Summer brings a change in routine, and that’s enough to make some children anxious. The girl who begged to go to soccer camp might have second thoughts about going to a new place with children she doesn’t know. The boy who’s going away to sleepaway camp may be nervous about leaving home for the first time. Here’s what you can do now to ease the transition:

  1. Involve your child in planning and preparing.

    Narrow your list of options to those that meet your needs, your child’s needs and your budget. Then, the American Academy of Pediatrics recommends, give your child a role in planning the summer. Giving him some control over the way he’ll spend his time may head off homesickness. If you can’t let him choose the camp itself, perhaps he can help choose the specific program, days or hours he’ll attend.

    As the time for camp nears, involve him in packing his bag for sleepaway camp, making sure all of his clothes are labeled with his name or packing his backpack for day camp. When your child leaves home, whether it’s for the day or the week, be sure he knows who is going to pick him up and when.

    If you have a summer jam-packed with different camps, vacations and care-givers, help you child make a wall-size calendar that shows the family’s plans between the end of the school year and the beginning of the next one. Because younger children have trouble understanding the passage of time, give a child who’s going away to camp or to an extended stay with relatives a small calendar so he can mark off the days.

  2. Talk to your child about the changes.

    Discuss what will be familiar, as well as what will be new. Is she going to day camp with a good friend from school? Is the camp at a familiar location, like the neighborhood YMCA? Are there any familiar faces on the staff? Reassuring her that it’s OK to have mixed feelings will help her learn to manage new situations.

    The American Academy of Pediatrics recommends that parents of children going away to camp talk to them ahead of time about homesickness while staying positive about the adventures ahead. The academy’s guidelines say parents should avoid making an agreement to pick up the child if he gets homesick because it might undermine his confidence in his ability to be independent.

  3. Plan for some ordinary days.

    If your child is going straight from basketball camp to sleepaway camp to a long family vacation, think about arranging what child development expert Dr. Judith Myers-Walls calls some “buffer periods” to help her rest and enjoy some unscheduled time. If you need child care during the day, consider arranging to share a baby-sitter with friends or neighbors.

    “Parents need to realize it’s OK to have ordinary days,” says Myers-Walls, a professor at Purdue University. “You need ordinary meals in between the five-star restaurants to appreciate the gourmet meals.”

    “There are real advantages in letting kids do projects, in letting kids get together to do their own newsletter or start a lemonade stand, put on a play or build something,” Myers-Walls says. Children who are overprogrammed miss the chance to exercise their initiative, creativity and teamwork without adult direction, she says.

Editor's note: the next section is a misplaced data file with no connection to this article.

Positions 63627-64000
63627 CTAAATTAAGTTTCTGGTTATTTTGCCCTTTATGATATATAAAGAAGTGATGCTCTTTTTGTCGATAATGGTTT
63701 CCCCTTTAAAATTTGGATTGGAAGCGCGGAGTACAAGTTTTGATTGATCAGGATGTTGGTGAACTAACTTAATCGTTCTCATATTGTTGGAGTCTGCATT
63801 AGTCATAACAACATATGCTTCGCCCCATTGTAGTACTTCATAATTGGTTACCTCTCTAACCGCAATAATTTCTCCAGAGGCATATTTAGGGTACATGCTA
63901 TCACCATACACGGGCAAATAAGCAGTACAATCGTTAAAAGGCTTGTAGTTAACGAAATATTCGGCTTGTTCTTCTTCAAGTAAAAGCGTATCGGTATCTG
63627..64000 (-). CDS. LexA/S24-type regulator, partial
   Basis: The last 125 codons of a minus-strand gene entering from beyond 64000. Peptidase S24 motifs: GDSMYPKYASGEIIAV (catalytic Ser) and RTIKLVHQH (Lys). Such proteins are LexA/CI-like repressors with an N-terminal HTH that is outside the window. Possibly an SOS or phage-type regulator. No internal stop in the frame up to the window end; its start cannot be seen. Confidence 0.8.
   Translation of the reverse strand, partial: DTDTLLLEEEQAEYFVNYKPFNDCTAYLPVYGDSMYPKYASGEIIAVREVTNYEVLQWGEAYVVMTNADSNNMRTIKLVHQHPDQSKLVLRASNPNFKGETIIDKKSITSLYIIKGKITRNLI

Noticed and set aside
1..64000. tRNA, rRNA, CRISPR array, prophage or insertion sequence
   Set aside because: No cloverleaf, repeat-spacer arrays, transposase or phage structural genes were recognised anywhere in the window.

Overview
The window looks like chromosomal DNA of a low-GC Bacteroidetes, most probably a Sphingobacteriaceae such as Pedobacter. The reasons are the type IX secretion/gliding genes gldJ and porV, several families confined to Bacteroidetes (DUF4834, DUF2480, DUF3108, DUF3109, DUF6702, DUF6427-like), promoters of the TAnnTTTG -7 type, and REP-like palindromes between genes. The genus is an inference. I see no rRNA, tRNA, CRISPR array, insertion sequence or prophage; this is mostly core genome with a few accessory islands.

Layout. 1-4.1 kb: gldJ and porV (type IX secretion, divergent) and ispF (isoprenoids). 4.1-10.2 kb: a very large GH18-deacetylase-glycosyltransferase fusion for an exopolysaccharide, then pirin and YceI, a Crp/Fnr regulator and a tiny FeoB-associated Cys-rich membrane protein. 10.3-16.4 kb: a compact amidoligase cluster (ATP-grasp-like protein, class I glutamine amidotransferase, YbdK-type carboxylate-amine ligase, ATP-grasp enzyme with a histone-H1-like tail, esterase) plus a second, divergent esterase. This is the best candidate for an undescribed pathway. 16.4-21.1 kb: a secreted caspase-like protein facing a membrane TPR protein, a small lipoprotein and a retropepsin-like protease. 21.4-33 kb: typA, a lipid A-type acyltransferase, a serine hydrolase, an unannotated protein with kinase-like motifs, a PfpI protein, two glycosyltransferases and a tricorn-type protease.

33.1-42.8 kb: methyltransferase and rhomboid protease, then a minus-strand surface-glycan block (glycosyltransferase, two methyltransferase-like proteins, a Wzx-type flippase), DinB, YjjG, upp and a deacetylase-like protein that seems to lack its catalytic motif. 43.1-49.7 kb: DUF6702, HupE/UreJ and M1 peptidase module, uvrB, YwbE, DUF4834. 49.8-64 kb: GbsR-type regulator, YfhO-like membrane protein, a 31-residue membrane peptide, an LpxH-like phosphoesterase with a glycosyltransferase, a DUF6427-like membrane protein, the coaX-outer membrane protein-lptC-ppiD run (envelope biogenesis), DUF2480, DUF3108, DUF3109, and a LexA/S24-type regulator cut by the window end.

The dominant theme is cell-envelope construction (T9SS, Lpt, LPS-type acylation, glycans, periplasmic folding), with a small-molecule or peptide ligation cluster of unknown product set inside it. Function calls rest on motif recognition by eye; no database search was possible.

4. Practice for new experiences.

    If your child is going to sleepaway camp for the first time, arrange for sleepovers with a friend or a weekend with a relative in the spring. Take a walk around the block with your child at night and let her practice using a flashlight, or help her plan a campout with a friend in her own backyard.

  5. Personalize the packing list.

    While most day camps will encourage your child to leave toys at home so they don’t distract him from the program, he will probably want to bring a familiar object along on his first trip to sleepaway camp. He may feel he’s outgrown his favorite stuffed animal, but he might enjoy re-reading a familiar book at bedtime.

    Myers-Walls suggests that if the camp allows it, you might send your child with a disposable camera to take pictures of new friends or a tape player with tapes of you reading a favorite story aloud. But remember, things get lost at camp: Don’t plan to send anything with your child that you can’t afford to lose!

    If you want to be sure your first-time camper hears from you every day, you could write a series of notes ahead of time and leave them with a counselor to give to your child one at a time.

    If you try these approaches, Myers-Walls suggests you alert the camp ahead of time. That way, other parents can do the same for their children, and your efforts to make your child feel comfortable won’t wind up making his bunkmates feel bad.

About those letters:

Experts advise that it’s OK to tell your child you miss him, but try to keep the notes newsy and upbeat. Ann Sheets, president of the American Camp Association, offers this advice: “”Say, ‘I will be eager to see you in two weeks,’ not ‘I miss you, and the dog’s sick because he doesn’t see you any more.'”

And remember, it’s awfully nice to get a package in the mail, says Sheets. While most camps have rules against sending cookies and candy, you can still send a book or a cartoon you’ve cut out from the newspaper.